Jacques Villeneuve believes Lewis Hamilton has gone silent since the 2021 season deciding Abu Dhabi Grand Prix, the Canadian suggesting a rift between the Mercedes driver and his boss Toto Wolff is at the bottom of it all.
There has been no word from Hamilton since that night last December in the wake of his defeat to Max Verstappen. Prompting speculation he is so despondent he might quit F1 sooner than later, with Wolff fueling the debate with his well-calculated soundbites amid the deafening silence from his star driver.
1997 F1 World Champion, Villeneuve has added his theories of Hamilton’s deafening silence to growing speculation regarding the seven-time F1 World Champion’s future in the sport.
On Sky Italia, and quoted by multiple sources including Gazzetta, Villeneuve said: “I see Hamilton’s silence as a way of him deliberately putting some distance between himself and Wolff. After all, you can lose with style, whereas Toto’s antics were like that of a sore loser playing Monopoly, the moment he is down he flips the board into the air.”
Wolff’s antics during and after that frantic and controversial night at Yas Marina, and the week that followed, went viral. A protest was withdrawn at the last minute. Both Wolff and Hamilton failed to attend the FIA Awards the week after the final.
For Lewis, it was like having a diamond in his hands when suddenly it’s snatched away
During the race’s final and decisive laps, Wolff was heard over the radio directly blasting FIA Race director Michael Masi. which Villeneuve believes did the Mercedes boss no favours: “In my opinion, Wolff’s image suffered a great deal of damage. Hamilton is sensitive to that because he is thinking about his future in America, maybe even in Hollywood.”
Villeneuve went on to defend Masi: “He worked under pressure with the two team principals, in particular Wolff, who in the last five races kept screaming in Masi’s ears who did almost everything properly after that Safety-Car.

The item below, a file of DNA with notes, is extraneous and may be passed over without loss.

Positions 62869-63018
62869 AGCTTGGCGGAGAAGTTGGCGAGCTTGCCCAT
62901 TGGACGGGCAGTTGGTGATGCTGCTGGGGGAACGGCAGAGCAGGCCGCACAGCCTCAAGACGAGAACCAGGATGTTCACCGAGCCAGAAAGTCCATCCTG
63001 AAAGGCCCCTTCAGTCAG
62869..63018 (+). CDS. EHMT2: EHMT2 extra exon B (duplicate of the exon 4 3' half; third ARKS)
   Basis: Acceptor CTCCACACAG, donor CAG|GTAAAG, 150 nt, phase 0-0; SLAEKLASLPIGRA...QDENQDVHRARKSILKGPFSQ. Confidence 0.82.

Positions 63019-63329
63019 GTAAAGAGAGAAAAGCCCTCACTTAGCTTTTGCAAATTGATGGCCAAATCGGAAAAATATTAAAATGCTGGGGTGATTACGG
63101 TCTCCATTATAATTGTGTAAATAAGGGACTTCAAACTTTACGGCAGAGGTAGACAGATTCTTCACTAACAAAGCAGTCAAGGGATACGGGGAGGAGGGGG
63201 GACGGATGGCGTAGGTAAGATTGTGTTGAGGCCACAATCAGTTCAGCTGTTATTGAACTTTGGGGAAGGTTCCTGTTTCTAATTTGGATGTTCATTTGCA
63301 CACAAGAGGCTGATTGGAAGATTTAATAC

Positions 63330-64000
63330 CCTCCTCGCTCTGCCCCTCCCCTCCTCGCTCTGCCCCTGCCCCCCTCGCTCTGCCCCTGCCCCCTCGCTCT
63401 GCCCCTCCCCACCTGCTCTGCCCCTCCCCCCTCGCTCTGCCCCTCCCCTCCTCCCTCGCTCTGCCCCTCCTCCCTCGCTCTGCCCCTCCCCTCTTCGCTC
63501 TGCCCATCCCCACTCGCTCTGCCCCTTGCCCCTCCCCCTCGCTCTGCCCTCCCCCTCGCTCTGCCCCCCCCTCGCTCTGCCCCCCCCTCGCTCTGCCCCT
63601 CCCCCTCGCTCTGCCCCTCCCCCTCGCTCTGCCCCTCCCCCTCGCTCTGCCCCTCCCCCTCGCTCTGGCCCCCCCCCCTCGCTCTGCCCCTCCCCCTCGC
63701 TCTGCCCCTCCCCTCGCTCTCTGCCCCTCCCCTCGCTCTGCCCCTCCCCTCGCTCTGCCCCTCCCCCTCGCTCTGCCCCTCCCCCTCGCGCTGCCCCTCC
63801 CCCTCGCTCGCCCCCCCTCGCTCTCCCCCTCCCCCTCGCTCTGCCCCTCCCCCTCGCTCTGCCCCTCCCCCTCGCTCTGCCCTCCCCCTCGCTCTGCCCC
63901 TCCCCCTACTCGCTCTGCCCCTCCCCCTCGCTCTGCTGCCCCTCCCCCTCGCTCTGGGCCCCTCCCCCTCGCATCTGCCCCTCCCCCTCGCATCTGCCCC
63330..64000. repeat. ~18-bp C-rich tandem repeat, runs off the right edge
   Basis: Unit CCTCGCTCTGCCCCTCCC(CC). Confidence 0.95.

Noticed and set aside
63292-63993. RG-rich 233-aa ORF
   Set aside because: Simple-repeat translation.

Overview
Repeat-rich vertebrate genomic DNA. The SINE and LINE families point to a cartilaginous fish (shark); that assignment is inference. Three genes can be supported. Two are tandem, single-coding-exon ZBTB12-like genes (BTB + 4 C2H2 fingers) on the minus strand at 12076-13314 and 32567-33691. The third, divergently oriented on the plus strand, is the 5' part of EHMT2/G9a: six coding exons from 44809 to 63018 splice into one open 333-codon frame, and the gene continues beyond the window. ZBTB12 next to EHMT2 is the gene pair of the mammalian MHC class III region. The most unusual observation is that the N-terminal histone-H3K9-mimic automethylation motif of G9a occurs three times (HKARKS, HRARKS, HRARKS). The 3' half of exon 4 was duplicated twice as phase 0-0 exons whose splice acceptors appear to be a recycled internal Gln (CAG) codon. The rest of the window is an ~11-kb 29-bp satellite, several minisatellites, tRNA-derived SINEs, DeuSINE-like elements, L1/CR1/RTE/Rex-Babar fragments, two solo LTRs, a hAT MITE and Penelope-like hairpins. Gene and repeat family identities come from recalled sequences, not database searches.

“The only drawback is that he could have sorted everything a lap earlier, but it was right to restart the race. If anything, now we need more precise rules and perhaps permanent commissioners. The alternative is to allow drivers punch each other after incidents, as happens in America.”
Villeneuve went on to describe where Hamilton’s headspace might be after the toughest season he experienced, with Max Verstappen his most formidable adversary; while Mercedes won their eighth championship in a row, their star driver was denied an eighth F1 drivers’ title on the last lap of an epic 22-race-season.
Asked if Hamilton would hang around F1 beyond the end of 2022 when his contract runs out, or even sooner, Villeneuve replied: “It depends on the car that Mercedes provide Hamilton, whether he can win easily with it or not.
“Lewis is also a bit more fatigued after this, he has had easy seasons after [Nico] Rosberg’s departure. He really won’t want to have another season like last year when perhaps he thought he would easily bring in the record eighth title, but that didn’t happen.
“That night, [in Abu Dhabi] for Lewis it was like having a diamond in his grasp when suddenly it’s snatched away from him. The manner in which he lost, hurt much more than if Verstappen led the whole race with ease,” reckoned Villeneuve, winner of 11 Grands Prix in the 163 starts he made in the top flight.